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  11. Pokemon_Dad

    Pokemon_Dad Ruler of Unown UI

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    Fire TV is probably the easiest to set up and use, but may include the most promotion of additional streaming content you can buy, rent, or subscribe to (because, well, Amazon). It's stable and reliable though, and I don't mind the relatively simple remote. The remote does have wonderful Android "Back" button.

    My wife seldom used any apps on the TiVo, but after I got Fire TV on all our sets that she started using streaming services regularly. She would have no patience with a Stream 4K, especially if I customized it, and I'm sure she wouldn't even like the Chromecast either. We're Fire TV all the way here.
     
  12. wizwor

    wizwor Guest

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    I think you are doing this backwards. You should start by researching the various services to see which one or ones would be a suitable replacement for what you have now. Once you know what services you want/need, it will be easier to figure out which device will let you enjoy TV the way you want to.

    I, for instance, mostly watch broadcast television. For me, the TCL Roku televisions are a perfect device. If you plug an antenna into one of these, you can watch broadcast television, use a PSIP sourced (no service or even internet required) program guide, and trick play (pause, rewind, fast forward) if you plug a 16GB usb stick into the television. Plug in ethernet (or go wireless with built in AC networking) for all the apps that come with a Roku -- including Airplay.

    Amazon nicely integrates broadcast television with streaming via their FireTV Stick on the set and a Recast whole house DVR. Broadcast and streaming services can be combined in a single program guide. If you just want to build your own OTT service, skip the Recast.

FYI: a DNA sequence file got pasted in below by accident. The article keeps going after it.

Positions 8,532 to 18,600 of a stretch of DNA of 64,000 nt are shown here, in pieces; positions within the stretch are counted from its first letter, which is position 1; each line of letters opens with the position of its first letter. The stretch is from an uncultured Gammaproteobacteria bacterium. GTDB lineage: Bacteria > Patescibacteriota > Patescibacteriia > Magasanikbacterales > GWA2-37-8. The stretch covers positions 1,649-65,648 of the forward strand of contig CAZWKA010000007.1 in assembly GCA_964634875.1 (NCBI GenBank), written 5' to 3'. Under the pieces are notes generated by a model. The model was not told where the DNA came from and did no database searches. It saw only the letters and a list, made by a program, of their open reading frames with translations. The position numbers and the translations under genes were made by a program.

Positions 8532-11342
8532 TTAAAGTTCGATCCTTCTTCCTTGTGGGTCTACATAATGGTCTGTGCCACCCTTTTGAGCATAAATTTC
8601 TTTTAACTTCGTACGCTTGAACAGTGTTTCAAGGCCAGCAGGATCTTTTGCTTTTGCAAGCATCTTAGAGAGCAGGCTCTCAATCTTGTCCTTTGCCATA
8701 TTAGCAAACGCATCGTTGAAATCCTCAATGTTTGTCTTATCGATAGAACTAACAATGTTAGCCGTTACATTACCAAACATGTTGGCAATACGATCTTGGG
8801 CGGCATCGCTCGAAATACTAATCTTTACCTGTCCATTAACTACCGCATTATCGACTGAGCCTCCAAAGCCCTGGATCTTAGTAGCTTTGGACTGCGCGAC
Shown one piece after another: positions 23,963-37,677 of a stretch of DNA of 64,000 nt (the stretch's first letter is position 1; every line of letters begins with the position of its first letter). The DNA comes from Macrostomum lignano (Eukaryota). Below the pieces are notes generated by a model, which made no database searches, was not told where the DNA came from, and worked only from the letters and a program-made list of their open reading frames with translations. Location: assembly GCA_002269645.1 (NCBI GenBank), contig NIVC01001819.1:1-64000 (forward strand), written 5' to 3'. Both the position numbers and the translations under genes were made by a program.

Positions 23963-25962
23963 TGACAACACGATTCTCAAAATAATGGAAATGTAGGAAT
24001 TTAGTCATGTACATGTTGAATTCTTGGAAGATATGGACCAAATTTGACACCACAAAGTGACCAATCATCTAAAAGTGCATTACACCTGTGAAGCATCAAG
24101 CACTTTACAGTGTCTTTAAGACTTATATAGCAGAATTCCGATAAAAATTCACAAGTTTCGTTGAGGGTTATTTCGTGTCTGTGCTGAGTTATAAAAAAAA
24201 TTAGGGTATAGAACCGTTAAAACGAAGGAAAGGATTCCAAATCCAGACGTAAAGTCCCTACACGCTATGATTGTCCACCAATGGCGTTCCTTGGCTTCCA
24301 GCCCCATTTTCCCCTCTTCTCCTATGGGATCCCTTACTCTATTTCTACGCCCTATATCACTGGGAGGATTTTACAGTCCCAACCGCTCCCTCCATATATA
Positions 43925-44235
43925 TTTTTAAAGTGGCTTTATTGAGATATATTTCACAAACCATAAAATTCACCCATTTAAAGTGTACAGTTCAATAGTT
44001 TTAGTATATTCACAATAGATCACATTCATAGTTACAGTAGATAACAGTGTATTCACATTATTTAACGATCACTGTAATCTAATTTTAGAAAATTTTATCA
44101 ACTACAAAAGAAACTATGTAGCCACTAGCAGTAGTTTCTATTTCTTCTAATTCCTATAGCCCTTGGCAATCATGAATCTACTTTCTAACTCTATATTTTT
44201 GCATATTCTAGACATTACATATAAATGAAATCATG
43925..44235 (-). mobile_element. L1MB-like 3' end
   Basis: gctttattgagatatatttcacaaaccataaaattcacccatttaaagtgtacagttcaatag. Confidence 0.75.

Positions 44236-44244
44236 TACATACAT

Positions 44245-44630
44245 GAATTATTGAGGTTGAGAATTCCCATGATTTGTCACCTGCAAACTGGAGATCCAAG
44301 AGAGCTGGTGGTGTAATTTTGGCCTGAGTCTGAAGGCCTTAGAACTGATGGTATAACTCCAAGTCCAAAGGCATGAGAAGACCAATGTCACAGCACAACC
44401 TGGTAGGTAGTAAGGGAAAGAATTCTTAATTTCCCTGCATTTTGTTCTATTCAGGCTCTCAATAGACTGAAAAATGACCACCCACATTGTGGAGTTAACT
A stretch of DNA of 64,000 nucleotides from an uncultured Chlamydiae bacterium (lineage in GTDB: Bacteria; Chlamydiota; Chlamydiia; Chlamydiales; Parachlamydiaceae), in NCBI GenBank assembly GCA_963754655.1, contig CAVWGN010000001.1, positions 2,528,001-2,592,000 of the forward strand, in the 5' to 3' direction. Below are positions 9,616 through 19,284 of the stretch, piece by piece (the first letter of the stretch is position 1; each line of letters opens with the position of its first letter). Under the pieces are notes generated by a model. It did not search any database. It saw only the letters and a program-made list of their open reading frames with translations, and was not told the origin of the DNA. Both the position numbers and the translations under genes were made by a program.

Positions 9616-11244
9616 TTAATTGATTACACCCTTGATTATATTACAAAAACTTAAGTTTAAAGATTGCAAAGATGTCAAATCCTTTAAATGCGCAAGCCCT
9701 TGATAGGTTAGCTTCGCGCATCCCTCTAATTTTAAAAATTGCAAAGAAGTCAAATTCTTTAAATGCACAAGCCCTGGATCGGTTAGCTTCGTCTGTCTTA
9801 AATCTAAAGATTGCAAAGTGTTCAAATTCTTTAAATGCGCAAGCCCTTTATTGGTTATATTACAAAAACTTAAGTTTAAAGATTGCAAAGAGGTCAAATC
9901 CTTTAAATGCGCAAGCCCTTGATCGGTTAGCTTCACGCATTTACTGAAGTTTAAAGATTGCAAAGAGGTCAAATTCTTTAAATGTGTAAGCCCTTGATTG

We could walk through a hundred permutations, but it's all mental masturbation until we understand what you want to watch.
     
  13. dbpaddler

    dbpaddler Well-Known Member

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    You got him buying a new TV as opposed to just a streaming device to watch streaming services not available on tivo? On top of before he even looks at what services are available on his Samsung TV.

    Sent from my SM-N981U using Tapatalk
     
  14. kpeters59

    kpeters59 Well-Known Member

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    Have you made sure you've updated to the latest Firmware on the Samsung TV?

    -KP
     
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  15. wizwor

    wizwor Guest

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    Not at all. I simply used the television and fire tv sticks as examples of viewing devices. Who knows, maybe the addition or replacement of a television is in order. I bought a pair of 55" 4K TCL Roku TVs in November for $148 each -- less than the cost of an Nvidia Shield, an Apple TV, or a TiVo.